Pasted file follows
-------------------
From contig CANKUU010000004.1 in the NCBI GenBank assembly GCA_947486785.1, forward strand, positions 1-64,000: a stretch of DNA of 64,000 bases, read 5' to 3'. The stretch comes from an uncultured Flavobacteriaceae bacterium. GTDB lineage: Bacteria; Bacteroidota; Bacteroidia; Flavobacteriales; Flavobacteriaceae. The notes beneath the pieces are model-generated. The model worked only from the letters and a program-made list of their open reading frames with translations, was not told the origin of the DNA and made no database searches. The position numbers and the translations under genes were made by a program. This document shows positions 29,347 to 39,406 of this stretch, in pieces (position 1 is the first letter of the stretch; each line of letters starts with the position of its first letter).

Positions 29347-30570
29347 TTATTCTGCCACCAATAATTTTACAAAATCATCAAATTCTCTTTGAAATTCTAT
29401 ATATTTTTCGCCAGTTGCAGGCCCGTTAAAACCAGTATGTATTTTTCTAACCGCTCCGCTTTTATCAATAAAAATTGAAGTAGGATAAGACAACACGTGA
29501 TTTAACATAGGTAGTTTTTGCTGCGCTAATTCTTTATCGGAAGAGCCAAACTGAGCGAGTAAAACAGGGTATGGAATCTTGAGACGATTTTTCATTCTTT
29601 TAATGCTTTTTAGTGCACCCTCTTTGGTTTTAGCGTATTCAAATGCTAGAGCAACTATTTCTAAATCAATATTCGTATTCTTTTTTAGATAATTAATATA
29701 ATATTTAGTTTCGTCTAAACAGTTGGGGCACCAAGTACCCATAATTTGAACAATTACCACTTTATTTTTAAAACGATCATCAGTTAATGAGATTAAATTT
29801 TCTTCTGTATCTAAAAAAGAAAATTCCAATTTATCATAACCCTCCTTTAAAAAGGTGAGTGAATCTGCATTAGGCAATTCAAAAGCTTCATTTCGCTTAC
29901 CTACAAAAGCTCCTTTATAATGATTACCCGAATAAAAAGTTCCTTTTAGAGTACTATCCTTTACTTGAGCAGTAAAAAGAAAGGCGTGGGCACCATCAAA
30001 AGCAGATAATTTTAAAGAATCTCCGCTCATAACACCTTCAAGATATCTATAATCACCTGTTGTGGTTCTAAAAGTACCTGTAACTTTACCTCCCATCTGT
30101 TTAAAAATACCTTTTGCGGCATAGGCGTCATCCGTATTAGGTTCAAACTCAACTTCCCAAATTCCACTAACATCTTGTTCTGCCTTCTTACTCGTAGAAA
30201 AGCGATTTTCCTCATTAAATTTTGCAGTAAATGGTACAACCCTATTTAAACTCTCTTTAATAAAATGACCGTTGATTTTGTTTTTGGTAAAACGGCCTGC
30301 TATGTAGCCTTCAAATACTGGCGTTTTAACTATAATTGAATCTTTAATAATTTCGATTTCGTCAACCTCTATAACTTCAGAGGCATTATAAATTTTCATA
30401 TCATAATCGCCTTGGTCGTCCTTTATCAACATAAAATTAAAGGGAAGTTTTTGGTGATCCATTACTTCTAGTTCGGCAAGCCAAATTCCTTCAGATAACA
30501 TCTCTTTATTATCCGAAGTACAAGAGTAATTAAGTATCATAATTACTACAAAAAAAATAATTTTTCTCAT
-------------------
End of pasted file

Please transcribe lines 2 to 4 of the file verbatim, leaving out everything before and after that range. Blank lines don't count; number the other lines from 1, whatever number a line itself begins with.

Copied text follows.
Positions 29347-30570
29347 TTATTCTGCCACCAATAATTTTACAAAATCATCAAATTCTCTTTGAAATTCTAT
29401 ATATTTTTCGCCAGTTGCAGGCCCGTTAAAACCAGTATGTATTTTTCTAACCGCTCCGCTTTTATCAATAAAAATTGAAGTAGGATAAGACAACACGTGA